I last saw my father on Sunday, 7 March 1993. We did not see each other often, but we talked with relative frequency and were repairing a fairly entrenched rift in our relationship that began 10 years prior when he left our family for another woman after moving us—your grandmother, aunt, and I—to a shit small hovel of an antiquated old southern town in Alabama split between the poles of old blue blood southern aristocratic antebellum money and dirt floor poverty.
|By: alabamagunn Wednesday September 18, 2013 5:00 pm|
|By: alabamagunn Wednesday August 28, 2013 5:45 pm|
Prior to having my own children, I seriously studied and in some way practiced how I would answer the inevitable questions. Unlike the deaths of other forbearers, details of yours are as loaded as the gun that killed you. I knew I had to tell the grandchildren the truth at some point, and, if nothing less, thought a written record would best address the problem of evil I had to narrate. In the event I croaked prematurely, I wanted them to hear the stories from me—or in my words, but never mustered the courage to write the answers until now.
|By: alabamagunn Sunday June 9, 2013 8:30 am|
By late 1992-93, antis targeted dad with wanted posters, stalked him, staged protests at his workplace, and otherwise eviscerated any shred of privacy he enjoyed—which wasn’t much given we lived in a very small Alabama town at the time where gossip ran through town like the river from which it took its name. In a show of personal strength and defiance, during an anti-abortion protest on Roe v. Wade day outside of one of the clinics on his circuit, dad stood in front of the antis, sang “Happy Birthday to You” to the Roe decision, and then played Petty’s “I Won’t Back Down” to the antis as a means of showing his personal commitment to provide quality health care to women even in the face of intimidation and terror. Of course, local media picked up on the event, and a local paper ran an article with a photo of dad antagonizing those who terrorized him, and his co-workers, for years.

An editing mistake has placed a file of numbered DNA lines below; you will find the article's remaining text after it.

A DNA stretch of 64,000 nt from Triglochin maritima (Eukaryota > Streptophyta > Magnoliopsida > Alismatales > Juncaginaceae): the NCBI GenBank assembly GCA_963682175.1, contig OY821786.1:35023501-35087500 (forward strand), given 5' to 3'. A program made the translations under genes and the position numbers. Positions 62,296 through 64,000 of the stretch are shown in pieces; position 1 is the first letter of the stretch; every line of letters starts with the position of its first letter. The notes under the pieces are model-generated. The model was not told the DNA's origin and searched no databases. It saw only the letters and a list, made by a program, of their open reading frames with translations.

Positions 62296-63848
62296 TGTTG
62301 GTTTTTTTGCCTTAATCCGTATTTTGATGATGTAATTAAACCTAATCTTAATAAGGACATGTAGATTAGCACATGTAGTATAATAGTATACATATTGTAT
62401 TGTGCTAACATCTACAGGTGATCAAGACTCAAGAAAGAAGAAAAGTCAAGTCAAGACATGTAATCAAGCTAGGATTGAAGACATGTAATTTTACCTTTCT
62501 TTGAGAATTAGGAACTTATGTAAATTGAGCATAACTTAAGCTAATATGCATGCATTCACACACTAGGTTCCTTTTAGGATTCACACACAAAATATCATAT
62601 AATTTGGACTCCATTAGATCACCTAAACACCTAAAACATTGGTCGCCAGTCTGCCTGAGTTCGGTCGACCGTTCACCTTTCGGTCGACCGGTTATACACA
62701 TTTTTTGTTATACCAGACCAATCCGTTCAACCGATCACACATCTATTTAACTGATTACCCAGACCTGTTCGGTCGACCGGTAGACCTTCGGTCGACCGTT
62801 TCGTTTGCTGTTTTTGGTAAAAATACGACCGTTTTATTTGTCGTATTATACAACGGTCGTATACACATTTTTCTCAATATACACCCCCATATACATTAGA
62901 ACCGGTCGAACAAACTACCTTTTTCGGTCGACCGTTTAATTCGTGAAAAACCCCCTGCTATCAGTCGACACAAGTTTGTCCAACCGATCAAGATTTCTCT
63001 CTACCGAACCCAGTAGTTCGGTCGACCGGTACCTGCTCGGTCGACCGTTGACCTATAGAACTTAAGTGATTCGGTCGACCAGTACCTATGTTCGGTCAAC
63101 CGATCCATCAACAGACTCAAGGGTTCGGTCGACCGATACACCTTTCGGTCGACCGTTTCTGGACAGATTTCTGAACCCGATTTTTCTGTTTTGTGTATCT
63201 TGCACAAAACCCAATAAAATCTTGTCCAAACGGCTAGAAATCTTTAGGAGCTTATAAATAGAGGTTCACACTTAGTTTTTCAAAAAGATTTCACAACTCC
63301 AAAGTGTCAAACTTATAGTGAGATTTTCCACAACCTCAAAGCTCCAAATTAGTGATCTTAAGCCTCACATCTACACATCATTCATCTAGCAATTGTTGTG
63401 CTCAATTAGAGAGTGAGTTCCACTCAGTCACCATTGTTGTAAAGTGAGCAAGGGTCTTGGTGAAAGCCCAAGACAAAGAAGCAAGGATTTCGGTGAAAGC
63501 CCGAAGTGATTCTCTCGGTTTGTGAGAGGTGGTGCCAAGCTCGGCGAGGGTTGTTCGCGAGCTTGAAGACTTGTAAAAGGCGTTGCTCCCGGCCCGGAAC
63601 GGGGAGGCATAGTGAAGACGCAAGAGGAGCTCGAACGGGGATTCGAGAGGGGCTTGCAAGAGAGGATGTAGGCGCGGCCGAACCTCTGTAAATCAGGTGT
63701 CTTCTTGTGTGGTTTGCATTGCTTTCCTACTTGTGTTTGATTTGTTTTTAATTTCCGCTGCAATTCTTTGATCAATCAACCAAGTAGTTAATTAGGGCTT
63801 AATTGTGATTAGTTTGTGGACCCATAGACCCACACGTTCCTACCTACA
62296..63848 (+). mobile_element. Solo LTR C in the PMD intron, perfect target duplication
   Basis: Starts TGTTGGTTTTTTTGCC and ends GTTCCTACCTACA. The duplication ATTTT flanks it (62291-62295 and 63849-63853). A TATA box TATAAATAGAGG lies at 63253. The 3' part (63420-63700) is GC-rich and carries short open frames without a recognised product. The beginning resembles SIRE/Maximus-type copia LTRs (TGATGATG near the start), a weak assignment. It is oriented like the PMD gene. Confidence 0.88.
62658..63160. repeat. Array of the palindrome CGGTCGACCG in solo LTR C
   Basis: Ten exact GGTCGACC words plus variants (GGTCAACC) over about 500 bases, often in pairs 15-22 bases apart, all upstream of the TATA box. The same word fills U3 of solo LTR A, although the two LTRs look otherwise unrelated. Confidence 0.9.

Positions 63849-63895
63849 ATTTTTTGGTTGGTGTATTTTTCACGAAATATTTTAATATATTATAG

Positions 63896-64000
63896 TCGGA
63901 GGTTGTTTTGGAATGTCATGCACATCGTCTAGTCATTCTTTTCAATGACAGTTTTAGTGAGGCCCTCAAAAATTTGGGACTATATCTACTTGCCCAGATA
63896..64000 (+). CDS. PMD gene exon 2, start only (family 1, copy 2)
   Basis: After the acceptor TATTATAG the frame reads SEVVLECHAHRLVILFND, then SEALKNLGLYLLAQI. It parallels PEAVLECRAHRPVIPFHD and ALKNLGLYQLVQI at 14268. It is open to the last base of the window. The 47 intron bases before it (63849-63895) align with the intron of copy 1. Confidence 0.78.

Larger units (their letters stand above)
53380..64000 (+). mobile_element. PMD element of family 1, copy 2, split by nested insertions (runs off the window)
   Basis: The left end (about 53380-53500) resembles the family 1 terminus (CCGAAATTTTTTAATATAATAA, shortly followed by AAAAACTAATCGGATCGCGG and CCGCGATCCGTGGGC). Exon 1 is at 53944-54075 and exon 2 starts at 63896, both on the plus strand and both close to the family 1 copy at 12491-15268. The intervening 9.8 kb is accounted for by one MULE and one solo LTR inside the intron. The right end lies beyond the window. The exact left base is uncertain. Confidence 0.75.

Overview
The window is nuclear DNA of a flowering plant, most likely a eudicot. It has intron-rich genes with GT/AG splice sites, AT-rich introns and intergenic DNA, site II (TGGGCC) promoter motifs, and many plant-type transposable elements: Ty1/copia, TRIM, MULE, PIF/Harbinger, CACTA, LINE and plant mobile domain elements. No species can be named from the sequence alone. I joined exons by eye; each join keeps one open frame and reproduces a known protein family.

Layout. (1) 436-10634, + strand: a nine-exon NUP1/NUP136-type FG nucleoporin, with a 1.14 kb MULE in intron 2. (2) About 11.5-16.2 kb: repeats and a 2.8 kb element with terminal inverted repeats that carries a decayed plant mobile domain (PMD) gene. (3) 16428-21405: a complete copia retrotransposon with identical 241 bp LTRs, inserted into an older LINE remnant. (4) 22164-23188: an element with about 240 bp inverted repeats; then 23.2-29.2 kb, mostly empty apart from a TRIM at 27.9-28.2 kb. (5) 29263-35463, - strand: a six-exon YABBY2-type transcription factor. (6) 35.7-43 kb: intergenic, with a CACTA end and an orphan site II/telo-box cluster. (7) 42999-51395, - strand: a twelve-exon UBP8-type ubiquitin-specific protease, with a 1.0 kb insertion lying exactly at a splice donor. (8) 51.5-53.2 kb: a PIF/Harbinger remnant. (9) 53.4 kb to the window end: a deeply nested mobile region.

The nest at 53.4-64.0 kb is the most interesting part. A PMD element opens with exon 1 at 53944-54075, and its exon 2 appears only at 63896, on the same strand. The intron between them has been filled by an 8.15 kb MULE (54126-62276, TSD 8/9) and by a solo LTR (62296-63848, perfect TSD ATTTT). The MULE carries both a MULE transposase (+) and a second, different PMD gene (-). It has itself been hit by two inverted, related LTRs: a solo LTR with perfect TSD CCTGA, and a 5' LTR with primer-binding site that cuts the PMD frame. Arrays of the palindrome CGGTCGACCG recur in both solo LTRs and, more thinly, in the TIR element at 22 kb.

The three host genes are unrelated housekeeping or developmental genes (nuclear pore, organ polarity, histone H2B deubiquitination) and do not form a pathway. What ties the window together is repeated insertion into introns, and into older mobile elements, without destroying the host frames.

Twenty days later, dad lay bleeding out on the ground outside a clinic in Pensacola, FL becoming the Abortion War’s first casualty.